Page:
NATIONAL BUREAU OF ECONOMIC RESEARCH
NATIONAL BUREAU OF ECONOMIC RESEARCH

Closed and Open Economy Models of Business Cycles with Marked Up and Sticky Prices

Robert J. Barro, Silvana Tenreyro

NBER Working Paper No. 8043
Issued in December 2000
NBER Program(s):   EFG   IFM

Shifts in the extent of competition, which affect markup ratios, are possible sources of aggregate business fluctuations. Markups are countercyclical, and booms are times at which the economy operates more efficiently. We begin with a real model in which markup ratios correspond to the prices of differentiated intermediate inputs relative to the price of undifferentiated final product. If the nominal prices of the differentiated goods are relatively sticky, then unexpected inflation reduces the relative price of intermediates and thereby mimics the output effects from an increase in competition. In an open economy, domestic output is stimulated by reductions in the relative price of foreign intermediates and, therefore, by unexpected inflation abroad. The various versions of the model imply that the relative prices of less competitive goods move countercyclically. We find support for this hypothesis from price data of four-digit manufacturing industries.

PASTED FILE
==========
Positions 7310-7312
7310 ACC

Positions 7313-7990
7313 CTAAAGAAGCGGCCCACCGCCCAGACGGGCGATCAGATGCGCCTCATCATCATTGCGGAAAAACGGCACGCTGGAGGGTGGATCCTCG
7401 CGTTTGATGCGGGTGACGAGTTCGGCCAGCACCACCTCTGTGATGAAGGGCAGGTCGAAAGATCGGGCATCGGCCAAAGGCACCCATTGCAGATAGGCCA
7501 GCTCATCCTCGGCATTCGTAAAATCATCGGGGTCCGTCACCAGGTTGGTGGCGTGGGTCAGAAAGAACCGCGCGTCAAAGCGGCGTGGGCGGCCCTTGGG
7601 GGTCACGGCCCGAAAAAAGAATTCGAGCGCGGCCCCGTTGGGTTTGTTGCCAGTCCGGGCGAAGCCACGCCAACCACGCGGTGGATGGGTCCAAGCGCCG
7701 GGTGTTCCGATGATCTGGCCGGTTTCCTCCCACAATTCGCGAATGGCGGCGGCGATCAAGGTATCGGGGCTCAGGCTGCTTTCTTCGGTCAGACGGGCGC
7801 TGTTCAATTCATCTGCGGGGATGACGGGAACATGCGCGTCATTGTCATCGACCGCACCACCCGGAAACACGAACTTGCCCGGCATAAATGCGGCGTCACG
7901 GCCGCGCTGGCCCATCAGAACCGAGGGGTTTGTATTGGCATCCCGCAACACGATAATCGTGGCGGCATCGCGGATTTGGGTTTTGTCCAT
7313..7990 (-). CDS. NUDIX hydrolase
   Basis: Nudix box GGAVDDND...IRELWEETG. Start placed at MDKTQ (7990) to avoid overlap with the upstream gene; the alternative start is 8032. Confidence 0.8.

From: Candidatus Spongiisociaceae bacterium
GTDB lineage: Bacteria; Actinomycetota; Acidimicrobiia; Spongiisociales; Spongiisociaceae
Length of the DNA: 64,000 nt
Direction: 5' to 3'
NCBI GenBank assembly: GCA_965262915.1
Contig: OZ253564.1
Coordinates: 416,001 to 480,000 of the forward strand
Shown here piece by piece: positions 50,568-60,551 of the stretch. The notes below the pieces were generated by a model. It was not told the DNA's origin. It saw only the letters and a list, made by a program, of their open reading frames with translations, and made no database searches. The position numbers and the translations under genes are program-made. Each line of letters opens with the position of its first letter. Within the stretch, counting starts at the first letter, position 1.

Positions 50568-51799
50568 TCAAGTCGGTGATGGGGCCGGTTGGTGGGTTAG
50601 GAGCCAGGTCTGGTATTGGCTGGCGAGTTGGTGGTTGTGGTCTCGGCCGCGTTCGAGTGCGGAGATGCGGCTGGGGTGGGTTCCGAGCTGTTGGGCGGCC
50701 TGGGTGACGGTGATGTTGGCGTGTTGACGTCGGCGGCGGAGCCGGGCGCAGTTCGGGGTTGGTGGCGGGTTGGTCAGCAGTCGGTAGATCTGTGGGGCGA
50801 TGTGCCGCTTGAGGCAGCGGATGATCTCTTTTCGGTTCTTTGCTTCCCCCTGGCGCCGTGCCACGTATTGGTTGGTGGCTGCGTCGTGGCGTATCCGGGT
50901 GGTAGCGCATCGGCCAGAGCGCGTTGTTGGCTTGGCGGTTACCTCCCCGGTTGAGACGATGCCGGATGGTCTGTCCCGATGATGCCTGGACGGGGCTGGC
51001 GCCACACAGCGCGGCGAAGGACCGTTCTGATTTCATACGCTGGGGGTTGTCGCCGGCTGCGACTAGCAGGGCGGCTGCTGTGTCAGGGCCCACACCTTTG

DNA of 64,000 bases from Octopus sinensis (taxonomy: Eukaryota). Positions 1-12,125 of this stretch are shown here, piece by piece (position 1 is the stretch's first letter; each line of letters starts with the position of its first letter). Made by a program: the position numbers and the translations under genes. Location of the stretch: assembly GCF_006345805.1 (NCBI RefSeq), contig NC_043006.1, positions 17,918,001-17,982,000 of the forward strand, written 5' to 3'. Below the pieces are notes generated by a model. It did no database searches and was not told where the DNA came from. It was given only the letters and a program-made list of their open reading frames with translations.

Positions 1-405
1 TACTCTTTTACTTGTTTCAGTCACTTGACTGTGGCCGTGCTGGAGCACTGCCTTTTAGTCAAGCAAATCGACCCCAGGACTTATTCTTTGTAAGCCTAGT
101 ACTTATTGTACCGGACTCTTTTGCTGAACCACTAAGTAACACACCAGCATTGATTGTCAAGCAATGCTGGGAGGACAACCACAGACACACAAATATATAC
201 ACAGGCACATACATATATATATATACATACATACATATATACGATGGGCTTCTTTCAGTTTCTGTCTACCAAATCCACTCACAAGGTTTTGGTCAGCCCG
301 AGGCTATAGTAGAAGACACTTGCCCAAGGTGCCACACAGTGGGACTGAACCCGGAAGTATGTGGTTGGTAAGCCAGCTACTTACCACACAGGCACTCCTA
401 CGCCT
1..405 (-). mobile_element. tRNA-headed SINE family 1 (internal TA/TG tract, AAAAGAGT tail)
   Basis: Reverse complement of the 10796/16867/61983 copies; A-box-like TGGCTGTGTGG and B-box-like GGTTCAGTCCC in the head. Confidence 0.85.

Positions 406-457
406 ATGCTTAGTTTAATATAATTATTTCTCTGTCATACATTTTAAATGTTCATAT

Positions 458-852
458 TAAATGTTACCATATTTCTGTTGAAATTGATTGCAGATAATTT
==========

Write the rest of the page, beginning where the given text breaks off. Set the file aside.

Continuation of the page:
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Document Object Identifier (DOI): 10.3386/w8043

Published:

  • The Economic Journal, Vol. 116, no. 511 (April 2006): 434-456 ,
  • Robert Barro & Silvana Tenreyro, 2001. "Closed and open economy models of business cycles with marked-up and sticky prices," Proceedings, Federal Reserve Bank of San Francisco, issue Jun.

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